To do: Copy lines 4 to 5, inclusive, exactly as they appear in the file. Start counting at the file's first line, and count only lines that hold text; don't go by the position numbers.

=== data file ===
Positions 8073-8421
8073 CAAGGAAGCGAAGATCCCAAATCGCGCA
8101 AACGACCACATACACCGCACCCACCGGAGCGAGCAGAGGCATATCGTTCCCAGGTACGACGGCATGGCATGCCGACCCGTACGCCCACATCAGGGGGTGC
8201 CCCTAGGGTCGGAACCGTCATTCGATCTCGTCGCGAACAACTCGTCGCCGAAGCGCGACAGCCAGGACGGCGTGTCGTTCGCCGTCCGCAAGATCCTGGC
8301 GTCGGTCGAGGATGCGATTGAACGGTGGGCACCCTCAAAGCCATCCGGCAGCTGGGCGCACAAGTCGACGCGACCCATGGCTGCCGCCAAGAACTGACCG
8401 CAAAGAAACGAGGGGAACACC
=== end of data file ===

8201 CCCTAGGGTCGGAACCGTCATTCGATCTCGTCGCGAACAACTCGTCGCCGAAGCGCGACAGCCAGGACGGCGTGTCGTTCGCCGTCCGCAAGATCCTGGC
8301 GTCGGTCGAGGATGCGATTGAACGGTGGGCACCCTCAAAGCCATCCGGCAGCTGGGCGCACAAGTCGACGCGACCCATGGCTGCCGCCAAGAACTGACCG